“As I considered the characteristics of bullying in preparation for my preaching,” Poelman said, “a phrase from my past kept coming to mind: ‘Sticks and stones can break my bones but names will never hurt me.’

“Anyone who has been bullied knows this is a cruel lie. Words, texted or spoken, never fall off of us like rain falling from a duck’s back. They cut deep.”

Pastor Hector Garcia of Iglesia Buenas Nuevas (Good News CRC) in Miami, Florida, had the domestic violence bulletin insert translated into Spanish for his congregation.

“We inserted that as a flyer in our bulletin and the preaching was on the topic,” Garcia said. “We hope to incorporate more elements in the future, but for being the first time our congregation had an Abuse Prevention Sunday, we are pleased that people responded very positively. It helped some people to open up about abuse issues they are struggling with.”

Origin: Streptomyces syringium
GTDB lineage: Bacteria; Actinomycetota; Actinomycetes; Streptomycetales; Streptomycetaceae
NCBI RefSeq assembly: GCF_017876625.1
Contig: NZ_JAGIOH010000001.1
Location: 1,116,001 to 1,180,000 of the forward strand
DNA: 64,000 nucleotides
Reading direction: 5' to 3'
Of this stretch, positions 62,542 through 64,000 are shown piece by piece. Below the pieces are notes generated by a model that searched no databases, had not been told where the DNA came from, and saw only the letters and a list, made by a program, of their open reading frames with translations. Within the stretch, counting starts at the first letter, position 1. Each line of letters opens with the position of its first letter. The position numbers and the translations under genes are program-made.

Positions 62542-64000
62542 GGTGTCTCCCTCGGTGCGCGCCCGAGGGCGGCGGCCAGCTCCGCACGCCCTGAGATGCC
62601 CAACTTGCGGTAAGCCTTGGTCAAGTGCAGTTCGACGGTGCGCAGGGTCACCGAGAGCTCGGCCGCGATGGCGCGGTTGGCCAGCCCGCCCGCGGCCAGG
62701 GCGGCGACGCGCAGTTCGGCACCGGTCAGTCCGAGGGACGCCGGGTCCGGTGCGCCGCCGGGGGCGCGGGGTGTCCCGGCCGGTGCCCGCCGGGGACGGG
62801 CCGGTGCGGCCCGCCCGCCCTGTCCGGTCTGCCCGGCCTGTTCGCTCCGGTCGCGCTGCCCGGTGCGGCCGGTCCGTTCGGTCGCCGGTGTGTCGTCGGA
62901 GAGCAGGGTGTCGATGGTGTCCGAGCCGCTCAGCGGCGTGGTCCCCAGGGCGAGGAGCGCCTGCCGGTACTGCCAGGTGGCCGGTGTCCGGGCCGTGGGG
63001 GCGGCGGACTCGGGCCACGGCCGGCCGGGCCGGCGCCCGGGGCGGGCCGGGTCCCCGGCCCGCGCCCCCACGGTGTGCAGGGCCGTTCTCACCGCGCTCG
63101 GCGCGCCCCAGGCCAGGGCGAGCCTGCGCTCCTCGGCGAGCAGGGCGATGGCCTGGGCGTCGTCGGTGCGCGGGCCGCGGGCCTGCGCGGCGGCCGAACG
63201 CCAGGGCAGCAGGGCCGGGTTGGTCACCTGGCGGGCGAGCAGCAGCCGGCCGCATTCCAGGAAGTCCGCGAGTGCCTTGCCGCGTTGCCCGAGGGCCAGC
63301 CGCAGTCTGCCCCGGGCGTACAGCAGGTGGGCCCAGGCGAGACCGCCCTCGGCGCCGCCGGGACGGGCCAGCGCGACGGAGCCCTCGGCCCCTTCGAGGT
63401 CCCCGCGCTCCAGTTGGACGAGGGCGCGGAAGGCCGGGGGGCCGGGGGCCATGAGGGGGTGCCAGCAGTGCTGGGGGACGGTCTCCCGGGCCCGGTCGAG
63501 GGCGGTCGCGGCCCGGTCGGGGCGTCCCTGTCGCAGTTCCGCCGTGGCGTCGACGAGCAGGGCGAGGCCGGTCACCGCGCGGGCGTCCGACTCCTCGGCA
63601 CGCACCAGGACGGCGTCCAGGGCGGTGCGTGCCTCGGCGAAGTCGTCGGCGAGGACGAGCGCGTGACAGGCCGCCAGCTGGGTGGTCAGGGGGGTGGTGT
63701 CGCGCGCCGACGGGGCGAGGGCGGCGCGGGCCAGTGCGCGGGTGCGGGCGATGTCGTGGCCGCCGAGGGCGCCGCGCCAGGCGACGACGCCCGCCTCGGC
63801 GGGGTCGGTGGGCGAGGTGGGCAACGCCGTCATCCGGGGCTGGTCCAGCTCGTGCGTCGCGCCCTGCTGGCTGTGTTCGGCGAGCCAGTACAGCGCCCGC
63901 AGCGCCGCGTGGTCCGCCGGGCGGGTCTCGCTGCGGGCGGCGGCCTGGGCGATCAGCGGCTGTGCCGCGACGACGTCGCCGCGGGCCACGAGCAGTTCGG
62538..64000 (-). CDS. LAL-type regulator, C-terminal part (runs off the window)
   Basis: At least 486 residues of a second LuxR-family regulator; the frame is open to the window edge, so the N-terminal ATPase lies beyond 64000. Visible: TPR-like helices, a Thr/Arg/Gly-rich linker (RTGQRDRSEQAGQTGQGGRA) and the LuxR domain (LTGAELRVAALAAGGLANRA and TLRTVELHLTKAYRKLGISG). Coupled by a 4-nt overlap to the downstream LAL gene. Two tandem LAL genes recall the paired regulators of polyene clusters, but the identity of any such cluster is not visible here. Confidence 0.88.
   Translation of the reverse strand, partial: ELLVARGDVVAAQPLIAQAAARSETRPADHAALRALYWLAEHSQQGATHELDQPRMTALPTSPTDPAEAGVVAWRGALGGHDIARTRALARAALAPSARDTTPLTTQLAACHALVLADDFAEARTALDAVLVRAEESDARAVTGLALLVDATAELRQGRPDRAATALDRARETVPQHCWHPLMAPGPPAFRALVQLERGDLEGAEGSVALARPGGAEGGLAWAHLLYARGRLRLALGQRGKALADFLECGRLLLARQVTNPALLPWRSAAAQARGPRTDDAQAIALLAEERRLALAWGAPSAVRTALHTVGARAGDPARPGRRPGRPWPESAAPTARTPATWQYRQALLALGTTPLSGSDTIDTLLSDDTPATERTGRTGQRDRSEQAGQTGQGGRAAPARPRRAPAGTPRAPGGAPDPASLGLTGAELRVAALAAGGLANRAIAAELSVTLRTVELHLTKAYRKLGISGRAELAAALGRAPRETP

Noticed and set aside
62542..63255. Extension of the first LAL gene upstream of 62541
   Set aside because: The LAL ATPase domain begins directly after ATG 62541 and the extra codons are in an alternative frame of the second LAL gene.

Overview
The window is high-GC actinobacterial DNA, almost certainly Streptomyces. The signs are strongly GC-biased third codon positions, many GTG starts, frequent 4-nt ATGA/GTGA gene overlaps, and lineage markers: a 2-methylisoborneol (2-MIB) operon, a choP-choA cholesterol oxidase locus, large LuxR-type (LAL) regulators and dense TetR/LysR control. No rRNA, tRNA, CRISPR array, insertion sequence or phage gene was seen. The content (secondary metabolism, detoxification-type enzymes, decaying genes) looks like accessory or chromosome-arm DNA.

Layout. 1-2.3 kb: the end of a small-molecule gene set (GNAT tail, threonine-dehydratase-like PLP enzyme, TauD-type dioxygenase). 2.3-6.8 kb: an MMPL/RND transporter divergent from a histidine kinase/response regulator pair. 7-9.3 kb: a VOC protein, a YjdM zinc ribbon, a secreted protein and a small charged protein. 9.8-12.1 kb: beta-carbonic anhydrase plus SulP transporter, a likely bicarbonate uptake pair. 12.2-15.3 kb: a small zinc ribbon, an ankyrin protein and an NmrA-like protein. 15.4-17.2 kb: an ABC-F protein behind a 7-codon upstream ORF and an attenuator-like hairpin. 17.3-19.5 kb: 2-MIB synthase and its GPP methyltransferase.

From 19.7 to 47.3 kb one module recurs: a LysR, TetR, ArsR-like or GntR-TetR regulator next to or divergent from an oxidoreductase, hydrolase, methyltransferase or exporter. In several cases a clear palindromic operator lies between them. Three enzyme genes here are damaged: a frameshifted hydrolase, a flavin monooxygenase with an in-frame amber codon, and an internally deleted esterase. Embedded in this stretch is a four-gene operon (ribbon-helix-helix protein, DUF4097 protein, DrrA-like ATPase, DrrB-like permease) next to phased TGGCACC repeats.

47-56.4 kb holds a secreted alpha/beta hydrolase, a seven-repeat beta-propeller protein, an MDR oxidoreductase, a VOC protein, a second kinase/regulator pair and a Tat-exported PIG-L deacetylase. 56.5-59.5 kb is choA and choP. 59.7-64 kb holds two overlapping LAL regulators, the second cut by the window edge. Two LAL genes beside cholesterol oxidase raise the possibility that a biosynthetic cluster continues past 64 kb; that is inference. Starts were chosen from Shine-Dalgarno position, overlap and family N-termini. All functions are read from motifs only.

Creating awareness about abuse is one of the mandates of Safe Church teams active throughout the United States and Canada. Safe Church Ministry works to make available a variety of resources to fit different ministry contexts (crcna.org/SafeChurch/resources-abuse-awareness).

Awareness: it’s a good first step.

Beyond Awareness into Ministry in Red Mesa
There is no fear in love. But perfect love casts out fear, because fear has to do with punishment. The one who fears is not made perfect in love. —1 John 4:18 

Not too long ago, my church, Bethany Christian Reformed Church in Gallup, New Mexico, formed a Safe Church committee and developed a Safe Church policy. As a church, we felt a calling to the responsibility of keeping all who participate in worship and the activities of the church safe from abuse. Safe Church Ministry has a mission to raise awareness about abuse, to prevent abuse, and to deal with abuse in a biblical way when it does occur.